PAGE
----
published by Barron’s, 1998, 170 pages, 119 color photos
Review by Nancy Johnson
I ordered this book from a seller on eBay because I’m interested in fish of the Chesapeake Bay. We have a house on the Nanticoke River, which is a marshy area with lots of creeks. The only fish I’ve ever kept in an aquarium is the sheepshead minnow, the males of which have a flash of bright blue on their heads.
This is a very nice book, but being brief it doesn’t cover a large number of fishes. It does have a fair amount of information on the darters, sunfish and sticklebacks. The photos are very well done. I just wish the book had more of them!
One of "Native Fishes" strengths is the sections on keeping "Reasons to Keep Native Fishes," "Fish Taxonomy and Anatomy," "Status of Our Native Fishes," and "The Native Fish Aquarium." Also included are good instructions on the tools you need, and the methods to use to catch fish.
For someone who has never kept an aquarium before, this books gives a concise, yet fairly thorough description on how to set up and maintain an aquarium. It also covers diseases and treatments, although I was disappointed that it didn’t suggest salt and raised temps for ich. The book wraps up with a glossary, bibliographical references, an index and tables of abbreviations, equivalents and conversions. For a small book, it does cover a lot of territory.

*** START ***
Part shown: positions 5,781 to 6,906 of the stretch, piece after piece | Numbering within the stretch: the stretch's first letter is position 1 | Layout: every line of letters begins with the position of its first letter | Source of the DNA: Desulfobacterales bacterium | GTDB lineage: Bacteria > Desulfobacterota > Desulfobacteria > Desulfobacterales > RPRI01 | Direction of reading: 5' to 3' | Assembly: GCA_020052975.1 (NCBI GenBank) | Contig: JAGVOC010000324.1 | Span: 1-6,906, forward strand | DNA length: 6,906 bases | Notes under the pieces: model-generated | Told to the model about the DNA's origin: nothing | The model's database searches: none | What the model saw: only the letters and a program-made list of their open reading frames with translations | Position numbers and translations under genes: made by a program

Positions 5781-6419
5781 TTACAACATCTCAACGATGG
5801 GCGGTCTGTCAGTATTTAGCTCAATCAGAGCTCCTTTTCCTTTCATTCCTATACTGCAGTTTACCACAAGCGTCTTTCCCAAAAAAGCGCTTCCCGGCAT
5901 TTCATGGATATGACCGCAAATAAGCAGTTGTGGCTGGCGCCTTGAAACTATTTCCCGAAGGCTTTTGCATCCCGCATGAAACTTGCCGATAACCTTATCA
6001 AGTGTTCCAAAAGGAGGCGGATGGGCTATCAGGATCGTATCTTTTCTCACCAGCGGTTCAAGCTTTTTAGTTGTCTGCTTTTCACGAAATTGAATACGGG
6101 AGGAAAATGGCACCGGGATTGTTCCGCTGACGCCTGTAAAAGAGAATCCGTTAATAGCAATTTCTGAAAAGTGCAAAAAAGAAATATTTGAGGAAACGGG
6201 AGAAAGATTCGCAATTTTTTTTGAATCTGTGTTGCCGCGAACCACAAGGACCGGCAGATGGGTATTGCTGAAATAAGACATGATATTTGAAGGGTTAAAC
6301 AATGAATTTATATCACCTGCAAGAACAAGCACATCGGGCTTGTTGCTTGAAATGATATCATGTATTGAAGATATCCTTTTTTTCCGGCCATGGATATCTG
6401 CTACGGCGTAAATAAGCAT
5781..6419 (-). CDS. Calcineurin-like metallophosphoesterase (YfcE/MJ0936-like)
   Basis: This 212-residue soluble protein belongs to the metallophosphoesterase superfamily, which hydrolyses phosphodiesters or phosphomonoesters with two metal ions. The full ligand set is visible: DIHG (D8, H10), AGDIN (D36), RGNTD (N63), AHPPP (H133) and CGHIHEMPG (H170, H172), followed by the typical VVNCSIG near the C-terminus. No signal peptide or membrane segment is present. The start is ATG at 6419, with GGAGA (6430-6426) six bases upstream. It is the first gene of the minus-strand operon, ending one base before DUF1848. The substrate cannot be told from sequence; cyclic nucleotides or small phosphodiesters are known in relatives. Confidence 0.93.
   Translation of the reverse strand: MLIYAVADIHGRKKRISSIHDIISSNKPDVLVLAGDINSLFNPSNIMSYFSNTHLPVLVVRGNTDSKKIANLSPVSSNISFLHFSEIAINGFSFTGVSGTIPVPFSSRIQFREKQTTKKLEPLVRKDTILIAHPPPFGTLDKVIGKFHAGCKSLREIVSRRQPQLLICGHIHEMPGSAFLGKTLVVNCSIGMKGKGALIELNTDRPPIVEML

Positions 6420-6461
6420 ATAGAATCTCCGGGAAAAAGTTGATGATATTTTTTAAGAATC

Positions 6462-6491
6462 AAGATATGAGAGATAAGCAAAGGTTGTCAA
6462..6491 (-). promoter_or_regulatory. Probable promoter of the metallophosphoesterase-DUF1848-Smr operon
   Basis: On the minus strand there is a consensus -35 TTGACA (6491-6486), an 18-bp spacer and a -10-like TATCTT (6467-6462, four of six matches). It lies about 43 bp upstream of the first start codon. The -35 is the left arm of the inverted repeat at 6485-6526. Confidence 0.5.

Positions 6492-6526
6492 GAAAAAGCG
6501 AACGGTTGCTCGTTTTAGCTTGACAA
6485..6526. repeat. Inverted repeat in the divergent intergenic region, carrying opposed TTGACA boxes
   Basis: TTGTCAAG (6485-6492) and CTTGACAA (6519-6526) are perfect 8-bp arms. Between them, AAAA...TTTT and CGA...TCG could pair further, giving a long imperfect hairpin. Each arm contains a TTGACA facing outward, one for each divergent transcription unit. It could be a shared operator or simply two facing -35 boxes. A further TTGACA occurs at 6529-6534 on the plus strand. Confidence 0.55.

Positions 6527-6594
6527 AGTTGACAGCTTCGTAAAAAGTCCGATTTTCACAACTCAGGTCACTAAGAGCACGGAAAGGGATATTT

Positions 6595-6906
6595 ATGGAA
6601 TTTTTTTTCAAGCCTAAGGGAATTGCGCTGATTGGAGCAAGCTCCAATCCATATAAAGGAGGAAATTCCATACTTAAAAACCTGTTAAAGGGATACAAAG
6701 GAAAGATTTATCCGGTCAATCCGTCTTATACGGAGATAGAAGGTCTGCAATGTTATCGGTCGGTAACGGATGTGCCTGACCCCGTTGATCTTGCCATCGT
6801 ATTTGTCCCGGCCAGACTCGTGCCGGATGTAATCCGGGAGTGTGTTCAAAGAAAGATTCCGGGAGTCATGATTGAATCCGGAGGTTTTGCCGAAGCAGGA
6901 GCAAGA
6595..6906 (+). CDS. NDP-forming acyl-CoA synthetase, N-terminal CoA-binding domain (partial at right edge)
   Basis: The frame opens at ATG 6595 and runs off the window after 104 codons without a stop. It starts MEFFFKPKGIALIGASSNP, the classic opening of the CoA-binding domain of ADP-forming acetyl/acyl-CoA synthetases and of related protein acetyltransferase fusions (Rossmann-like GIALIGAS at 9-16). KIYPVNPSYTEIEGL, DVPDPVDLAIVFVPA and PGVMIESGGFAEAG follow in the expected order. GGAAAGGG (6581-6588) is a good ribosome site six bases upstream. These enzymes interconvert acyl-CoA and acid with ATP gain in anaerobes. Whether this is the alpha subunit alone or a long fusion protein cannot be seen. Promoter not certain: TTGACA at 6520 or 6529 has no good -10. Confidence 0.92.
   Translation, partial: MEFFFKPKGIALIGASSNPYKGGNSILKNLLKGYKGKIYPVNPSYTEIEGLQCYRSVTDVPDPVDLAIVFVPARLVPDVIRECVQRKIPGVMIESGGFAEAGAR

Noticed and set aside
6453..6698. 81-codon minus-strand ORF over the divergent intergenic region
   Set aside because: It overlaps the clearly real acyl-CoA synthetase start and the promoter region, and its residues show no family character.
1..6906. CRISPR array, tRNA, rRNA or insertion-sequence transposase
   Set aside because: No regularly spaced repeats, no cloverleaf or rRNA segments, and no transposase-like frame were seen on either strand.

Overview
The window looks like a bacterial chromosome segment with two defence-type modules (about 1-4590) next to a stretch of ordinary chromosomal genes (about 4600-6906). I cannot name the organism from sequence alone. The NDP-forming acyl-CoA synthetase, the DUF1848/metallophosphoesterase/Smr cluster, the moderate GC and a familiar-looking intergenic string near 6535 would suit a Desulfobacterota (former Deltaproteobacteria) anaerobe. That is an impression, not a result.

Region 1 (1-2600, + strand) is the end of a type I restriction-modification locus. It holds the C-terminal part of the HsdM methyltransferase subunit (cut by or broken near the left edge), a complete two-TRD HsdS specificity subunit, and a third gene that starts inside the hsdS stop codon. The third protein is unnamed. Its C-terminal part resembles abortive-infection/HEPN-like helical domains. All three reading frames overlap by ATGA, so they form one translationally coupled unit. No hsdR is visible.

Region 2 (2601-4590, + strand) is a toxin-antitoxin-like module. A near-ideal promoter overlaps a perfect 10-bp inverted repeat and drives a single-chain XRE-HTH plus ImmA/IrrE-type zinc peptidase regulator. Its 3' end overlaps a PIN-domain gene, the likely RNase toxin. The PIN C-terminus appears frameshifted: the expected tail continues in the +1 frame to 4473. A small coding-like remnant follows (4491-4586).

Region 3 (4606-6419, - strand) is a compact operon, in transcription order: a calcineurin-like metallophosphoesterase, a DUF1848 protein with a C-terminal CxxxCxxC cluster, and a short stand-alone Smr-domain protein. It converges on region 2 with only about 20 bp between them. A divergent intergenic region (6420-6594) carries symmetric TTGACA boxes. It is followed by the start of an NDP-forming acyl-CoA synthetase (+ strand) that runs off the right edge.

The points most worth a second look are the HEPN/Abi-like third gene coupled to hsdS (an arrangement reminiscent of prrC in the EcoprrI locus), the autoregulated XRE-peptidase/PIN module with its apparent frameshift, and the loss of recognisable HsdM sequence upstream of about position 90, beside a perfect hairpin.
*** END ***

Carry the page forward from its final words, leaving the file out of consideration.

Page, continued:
In short, I would recommend this small, inexpensive book for your library. It’s a good book for younger readers as well, as the writing is very clear and easy to understand. It would be a particularly nice gift for someone who would like to catch and keep some native fishes, but who doesn’t have a lot of experience with aquarium keeping.
This article first appeared in PVAS’s Delta Tale, Vol 32, # 1